Waterford Fine Gael TD John Deasy has hit out at party rivals Paudie Coffey and Maurice Cummins saying he won't listen to people “who couldn't get elected to the Dáil”.
In a fresh twist to the bitter row within the party, Mr Deasy said he welcomed a commitment from Taoiseach Leo Varadkar to conduct a review into the split within the Fine Gael organisation in Waterford.
Mr Varadkar said as leader of the party, he must take Mr Deasy's allegations of bullying and intimidation seriously and a review will occur once the Dáil goes into recess.
For his part, Mr Deasy said it is clear now that for the first time Fine Gael is making clear there will be a review into the organisation in the constituency.
“For that reason, this whole saga may have been a good thing. It almost needed to happen and if we finally get that serious review into the goings on in the organisation, that is a result,” Mr Deasy told the Irish Examiner.
Mr Deasy was speaking in response to criticism voiced about him by Senator Paudie Coffey and former Senate leader Maurice Cummins in recent days following the vote of no confidence in him by local Fine Gael members.
The motion of no confidence was tabled by Mr Coffey's brother Eoin at the meeting on Monday.
Mr Deasy hit out at his two party rivals in trenchant terms.
Mr Deasy said:
“It is weird, quite honestly, listening to Paudie Coffey and Maurice Cummins telling me how to do my job when both of them couldn't get elected to the Dáil.”
Commenting on the nature of the abuse suffered by him and his supporters by others in the Waterford organisation, Mr Deasy said: “I have become de-sensitised to these personal attacks, I have been dealing with a mob within the Fine Gael organisation for almost 20 years.”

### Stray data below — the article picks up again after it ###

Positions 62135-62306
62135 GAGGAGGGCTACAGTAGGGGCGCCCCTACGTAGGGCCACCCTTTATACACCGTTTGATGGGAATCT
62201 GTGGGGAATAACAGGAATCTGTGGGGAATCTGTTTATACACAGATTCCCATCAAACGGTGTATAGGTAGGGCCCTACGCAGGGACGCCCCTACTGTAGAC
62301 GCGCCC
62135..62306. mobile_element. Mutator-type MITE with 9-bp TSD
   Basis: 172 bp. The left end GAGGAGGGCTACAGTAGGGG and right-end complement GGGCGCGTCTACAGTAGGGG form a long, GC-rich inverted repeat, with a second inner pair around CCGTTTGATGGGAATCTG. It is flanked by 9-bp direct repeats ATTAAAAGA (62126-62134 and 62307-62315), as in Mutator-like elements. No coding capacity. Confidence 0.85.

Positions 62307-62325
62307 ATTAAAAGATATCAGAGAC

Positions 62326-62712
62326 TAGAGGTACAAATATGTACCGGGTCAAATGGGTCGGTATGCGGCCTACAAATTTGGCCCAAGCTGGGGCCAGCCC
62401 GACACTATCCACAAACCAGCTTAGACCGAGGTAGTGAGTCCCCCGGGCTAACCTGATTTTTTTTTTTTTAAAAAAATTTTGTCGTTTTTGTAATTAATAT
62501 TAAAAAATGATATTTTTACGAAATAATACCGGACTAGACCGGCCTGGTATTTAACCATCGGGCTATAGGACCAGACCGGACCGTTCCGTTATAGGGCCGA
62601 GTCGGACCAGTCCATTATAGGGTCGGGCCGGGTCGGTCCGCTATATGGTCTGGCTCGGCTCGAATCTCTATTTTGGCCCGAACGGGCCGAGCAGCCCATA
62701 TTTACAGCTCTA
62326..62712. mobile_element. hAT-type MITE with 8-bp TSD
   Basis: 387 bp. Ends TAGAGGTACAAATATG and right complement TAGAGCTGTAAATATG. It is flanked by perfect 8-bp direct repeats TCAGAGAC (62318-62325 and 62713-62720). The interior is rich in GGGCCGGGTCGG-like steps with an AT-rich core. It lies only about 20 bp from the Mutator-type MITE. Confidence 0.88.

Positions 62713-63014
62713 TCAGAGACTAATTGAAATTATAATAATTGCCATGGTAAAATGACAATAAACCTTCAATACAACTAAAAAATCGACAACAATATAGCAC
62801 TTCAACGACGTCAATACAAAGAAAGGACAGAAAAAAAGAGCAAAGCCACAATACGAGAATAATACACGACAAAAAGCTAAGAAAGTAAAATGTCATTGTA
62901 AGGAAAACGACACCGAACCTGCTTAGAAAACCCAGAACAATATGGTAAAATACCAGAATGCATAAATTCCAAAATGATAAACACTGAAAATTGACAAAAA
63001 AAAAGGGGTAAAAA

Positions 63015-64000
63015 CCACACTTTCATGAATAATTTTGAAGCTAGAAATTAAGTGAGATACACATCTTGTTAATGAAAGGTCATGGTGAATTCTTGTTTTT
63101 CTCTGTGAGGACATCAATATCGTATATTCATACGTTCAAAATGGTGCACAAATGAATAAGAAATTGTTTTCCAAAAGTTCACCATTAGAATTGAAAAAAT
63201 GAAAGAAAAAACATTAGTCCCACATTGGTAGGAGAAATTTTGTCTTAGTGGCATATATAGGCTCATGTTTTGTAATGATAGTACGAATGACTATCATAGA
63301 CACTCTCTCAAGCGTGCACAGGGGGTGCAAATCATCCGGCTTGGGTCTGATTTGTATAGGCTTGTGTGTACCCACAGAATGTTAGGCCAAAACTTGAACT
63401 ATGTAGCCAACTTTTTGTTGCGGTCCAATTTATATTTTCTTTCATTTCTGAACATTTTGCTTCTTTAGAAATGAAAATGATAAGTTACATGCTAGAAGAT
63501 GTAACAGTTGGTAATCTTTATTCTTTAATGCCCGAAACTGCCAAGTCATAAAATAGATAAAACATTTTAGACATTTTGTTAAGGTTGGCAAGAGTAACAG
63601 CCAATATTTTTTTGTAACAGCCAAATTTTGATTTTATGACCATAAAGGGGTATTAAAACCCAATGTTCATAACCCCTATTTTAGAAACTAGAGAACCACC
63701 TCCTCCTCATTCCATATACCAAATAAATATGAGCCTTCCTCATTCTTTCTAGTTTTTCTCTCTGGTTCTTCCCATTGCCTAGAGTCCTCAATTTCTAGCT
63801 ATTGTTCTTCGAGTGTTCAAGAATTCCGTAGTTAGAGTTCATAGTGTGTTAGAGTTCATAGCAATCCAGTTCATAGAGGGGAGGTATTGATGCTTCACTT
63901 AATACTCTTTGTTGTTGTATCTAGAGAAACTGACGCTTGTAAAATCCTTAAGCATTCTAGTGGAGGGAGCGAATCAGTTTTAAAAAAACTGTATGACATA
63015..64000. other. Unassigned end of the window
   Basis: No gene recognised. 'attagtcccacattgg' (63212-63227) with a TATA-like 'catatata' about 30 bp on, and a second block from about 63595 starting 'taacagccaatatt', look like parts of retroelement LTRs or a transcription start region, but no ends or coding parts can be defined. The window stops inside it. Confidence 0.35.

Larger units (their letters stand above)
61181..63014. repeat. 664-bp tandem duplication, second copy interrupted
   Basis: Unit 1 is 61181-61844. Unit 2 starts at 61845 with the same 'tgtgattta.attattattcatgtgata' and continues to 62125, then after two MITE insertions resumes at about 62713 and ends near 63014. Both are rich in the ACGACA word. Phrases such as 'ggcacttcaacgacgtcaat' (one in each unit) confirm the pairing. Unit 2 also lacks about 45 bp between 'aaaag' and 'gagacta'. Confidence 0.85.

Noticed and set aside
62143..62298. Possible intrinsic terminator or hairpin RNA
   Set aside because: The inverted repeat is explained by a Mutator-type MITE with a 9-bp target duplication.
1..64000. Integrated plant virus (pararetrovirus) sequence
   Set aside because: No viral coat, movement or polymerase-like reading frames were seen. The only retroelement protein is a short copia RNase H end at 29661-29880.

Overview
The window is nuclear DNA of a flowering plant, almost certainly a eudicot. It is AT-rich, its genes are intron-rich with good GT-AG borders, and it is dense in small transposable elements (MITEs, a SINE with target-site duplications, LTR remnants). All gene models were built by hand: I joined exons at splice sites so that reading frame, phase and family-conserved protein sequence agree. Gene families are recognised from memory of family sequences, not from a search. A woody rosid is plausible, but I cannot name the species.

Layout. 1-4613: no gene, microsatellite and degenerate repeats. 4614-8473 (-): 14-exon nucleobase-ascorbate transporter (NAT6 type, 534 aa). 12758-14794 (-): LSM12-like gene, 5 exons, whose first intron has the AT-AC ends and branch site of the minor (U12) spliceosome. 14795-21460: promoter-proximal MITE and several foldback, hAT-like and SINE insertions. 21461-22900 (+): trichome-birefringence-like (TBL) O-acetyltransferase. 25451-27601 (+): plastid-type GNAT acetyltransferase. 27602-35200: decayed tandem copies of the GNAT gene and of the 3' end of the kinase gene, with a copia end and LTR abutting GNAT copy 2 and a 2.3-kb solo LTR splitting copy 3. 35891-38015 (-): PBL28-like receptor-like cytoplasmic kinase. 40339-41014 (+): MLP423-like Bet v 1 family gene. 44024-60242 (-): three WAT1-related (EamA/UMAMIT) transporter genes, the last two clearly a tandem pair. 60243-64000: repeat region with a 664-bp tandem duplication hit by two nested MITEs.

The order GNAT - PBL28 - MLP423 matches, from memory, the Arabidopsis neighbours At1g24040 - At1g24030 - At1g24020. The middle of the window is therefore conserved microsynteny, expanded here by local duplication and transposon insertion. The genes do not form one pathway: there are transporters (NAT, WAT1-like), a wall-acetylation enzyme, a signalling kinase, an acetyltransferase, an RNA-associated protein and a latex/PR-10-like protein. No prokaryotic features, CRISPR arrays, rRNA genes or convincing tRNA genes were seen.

Mr Cummins responded by saying he would treat Mr Deasy's comments "with the contempt that they deserve".
He said he would fully welcome any investigation into the bitter row by party bosses but said he will not engage in personalised attacks on Mr Deasy. "I deal in facts. I have a long record in public service so I would welcome fully such an investigation."
Mr Varadkar praised Mr Deasy's work in the US said his allegations will be investigated.
The Taoiseach said: “I know John Deasy quite well; I appointed him as a representative in the United States. He’s done a very good job in that regard.
"He hasn’t to date come to me with evidence of bullying in Waterford, but if he’s now making that allegation, well, then that has to be taken seriously and that has to be investigated."
"As I say, there’s a longstanding split in the organisation there – it’s come to a head – and we need to bring it to a close, and I intend to do that as party leader over the next couple of months.”
Finance Minister Paschal Donohoe said any allegations of bullying will be treated “very, very seriously”.
“I am not aware of the claims but I listened to Deputy Deasy yesterday. Any allegations of bullying in our party are treated very, very seriously as you would expect.
"Clearly, we have a fractious relationship and atmosphere within our organisation there and our General Secretary Tom Curran will be meeting the members of that organisation promptly,” he said.